The M12 can be used with computers, of course; no special driver is required with MacOS and Windows 10 v.18.3 and above. It also works with tablets and smartphones and is compatible with iOS and Android 5.1 and higher. The box includes two adapter cables: a USB-C to USB-A cable for use with computers and a USB-C to USB-C cable for use with devices running Android. Those wishing to use the Questyle with an iOS device will need to purchase a USB-C to Lightning adapter cable with an OTG (“On the Go”) interface. According to Questyle, the M12’s Torex DC/DC converter combines high efficiency with low power consumption to maximize smartphone battery life.

I had been impressed with the sound quality offered by Questyle’s QP1R hi-rez portable player, which I reviewed in December 2015, so I was looking forward to what I was going to hear from the M12. Using the USB-C to USB-A cable, I plugged the M12 into one of the USB ports on my late 2014 Mac mini and plugged in a pair of AudioQuest NightHawk headphones. The Questyle’s Gain LED lit green, as expected, since the NightHawks have an impedance of 23 ohms. The Roon app did not recognize the M12 but identified it as an ALSA device. I selected the M12 as the playback area and configured it to receive DSD data over PCM (DoP), to render MQA files and to allow its volume to be adjusted with Roon. Then I started playing music.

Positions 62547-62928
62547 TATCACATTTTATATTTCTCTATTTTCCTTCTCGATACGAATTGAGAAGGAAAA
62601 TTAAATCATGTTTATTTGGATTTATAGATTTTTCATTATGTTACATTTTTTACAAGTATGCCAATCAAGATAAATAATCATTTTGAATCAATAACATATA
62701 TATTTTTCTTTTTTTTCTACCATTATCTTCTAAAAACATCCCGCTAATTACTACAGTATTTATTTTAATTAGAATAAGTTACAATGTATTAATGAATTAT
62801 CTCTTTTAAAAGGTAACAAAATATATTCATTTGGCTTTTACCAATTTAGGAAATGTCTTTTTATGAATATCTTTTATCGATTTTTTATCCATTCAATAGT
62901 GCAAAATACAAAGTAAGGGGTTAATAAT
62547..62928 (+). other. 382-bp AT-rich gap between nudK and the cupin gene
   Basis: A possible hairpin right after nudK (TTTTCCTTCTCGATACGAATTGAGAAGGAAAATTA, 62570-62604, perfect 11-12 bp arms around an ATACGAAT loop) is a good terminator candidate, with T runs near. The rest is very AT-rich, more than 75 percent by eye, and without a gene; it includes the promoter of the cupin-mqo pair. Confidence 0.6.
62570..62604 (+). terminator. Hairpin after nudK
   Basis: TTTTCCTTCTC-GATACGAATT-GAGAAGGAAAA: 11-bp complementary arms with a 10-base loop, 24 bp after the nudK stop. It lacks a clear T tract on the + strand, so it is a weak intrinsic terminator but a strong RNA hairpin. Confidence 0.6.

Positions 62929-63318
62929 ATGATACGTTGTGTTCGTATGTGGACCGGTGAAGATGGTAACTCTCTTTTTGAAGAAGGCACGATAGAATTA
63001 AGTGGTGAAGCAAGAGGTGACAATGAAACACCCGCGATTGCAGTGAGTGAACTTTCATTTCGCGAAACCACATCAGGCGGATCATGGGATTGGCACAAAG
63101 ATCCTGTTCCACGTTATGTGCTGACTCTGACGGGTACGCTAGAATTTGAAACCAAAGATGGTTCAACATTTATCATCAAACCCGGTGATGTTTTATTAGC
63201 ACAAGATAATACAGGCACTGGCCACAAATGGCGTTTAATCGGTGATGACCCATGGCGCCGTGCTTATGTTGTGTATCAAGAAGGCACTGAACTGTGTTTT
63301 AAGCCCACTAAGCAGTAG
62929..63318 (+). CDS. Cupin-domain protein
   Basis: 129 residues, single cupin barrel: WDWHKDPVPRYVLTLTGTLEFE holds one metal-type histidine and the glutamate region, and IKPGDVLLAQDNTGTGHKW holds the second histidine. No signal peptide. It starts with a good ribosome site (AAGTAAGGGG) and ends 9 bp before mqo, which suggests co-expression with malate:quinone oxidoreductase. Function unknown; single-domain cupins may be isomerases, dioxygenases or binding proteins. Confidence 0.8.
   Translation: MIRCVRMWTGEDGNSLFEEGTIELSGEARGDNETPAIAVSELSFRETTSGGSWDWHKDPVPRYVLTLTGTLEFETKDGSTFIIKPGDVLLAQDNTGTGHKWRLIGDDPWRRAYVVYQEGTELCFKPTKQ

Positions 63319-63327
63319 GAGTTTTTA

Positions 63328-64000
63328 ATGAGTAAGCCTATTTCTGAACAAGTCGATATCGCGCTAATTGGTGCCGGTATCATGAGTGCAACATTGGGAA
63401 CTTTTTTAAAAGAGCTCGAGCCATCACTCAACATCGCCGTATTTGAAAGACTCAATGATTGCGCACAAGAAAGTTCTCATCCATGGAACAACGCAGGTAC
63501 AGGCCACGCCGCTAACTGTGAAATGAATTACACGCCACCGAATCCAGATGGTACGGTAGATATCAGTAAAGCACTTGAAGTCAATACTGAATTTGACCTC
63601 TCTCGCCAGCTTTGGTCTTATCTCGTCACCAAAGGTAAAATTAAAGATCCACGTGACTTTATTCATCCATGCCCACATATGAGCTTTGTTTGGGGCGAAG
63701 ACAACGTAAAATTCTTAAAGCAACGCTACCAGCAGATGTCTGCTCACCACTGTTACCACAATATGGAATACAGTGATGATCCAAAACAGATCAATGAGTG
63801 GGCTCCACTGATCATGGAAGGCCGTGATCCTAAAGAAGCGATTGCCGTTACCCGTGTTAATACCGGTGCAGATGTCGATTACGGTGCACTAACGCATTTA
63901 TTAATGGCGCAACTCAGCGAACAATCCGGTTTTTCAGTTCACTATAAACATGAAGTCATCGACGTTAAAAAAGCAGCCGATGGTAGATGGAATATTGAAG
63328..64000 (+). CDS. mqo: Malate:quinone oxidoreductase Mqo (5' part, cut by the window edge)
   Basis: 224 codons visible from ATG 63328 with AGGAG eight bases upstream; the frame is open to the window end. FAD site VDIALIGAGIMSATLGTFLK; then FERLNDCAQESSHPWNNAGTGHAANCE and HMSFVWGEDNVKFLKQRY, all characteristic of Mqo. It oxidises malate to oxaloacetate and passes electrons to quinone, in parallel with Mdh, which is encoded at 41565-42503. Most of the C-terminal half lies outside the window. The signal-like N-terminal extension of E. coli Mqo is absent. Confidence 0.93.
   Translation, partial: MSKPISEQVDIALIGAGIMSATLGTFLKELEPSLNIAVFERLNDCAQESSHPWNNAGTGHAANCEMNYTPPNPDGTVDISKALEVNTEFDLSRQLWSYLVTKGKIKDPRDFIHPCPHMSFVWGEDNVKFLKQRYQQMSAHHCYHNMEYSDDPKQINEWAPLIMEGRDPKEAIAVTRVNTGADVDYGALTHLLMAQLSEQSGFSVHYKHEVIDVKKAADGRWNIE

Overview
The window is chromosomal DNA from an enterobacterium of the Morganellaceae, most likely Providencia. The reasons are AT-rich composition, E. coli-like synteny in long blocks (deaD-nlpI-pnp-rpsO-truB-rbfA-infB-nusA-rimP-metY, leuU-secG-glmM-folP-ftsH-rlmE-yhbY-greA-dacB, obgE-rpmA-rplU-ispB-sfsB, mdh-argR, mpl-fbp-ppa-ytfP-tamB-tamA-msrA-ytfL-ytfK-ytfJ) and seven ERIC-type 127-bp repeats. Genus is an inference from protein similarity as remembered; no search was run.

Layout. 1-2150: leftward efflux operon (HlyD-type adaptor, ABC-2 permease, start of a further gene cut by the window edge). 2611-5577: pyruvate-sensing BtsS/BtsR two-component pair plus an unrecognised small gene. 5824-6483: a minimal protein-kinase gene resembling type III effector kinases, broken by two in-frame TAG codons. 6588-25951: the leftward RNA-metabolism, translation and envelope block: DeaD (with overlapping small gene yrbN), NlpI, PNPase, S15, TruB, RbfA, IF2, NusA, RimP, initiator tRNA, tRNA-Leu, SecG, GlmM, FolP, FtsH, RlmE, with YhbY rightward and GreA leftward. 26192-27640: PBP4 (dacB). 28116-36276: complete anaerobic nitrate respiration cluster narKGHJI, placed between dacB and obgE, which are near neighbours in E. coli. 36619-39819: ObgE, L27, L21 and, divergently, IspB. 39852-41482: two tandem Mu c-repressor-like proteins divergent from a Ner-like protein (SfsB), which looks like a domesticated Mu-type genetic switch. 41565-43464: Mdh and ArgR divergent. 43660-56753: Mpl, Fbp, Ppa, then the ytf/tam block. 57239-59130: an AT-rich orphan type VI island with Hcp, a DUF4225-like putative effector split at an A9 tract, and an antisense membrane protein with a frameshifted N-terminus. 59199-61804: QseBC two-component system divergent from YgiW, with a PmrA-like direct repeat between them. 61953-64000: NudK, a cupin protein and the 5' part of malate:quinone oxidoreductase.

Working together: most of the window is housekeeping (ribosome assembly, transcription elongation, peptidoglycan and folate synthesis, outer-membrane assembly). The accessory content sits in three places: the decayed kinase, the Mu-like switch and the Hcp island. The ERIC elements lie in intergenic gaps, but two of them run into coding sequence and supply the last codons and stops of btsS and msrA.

The first piece I played was Antony Michaelson’s 2003 performance of Mozart’s Clarinet Concerto (file 16/44.1 ALAC, Musical Fidelity Recordings), recorded by Tony Faulkner at Henry Wood Hall in London, which I product. The clarinet image was clean and clear, with the orchestra presented unambiguously to the sides and behind. The low strings of the orchestra sounded warm, maybe a little too much. I played Pat Martino Living with Yoshi (16/44.1 FLAC, Blue Note/Tide). It was a recommendation from Sasha Matson when we were talking about the death of guitarist Martino last November. Martino is joined on this album by Billy Hart on drums and Joey DeFrancesco on Hammond B3 organ, and the bass lines, played by DeFrancesco on organ pedals, were somewhat loose.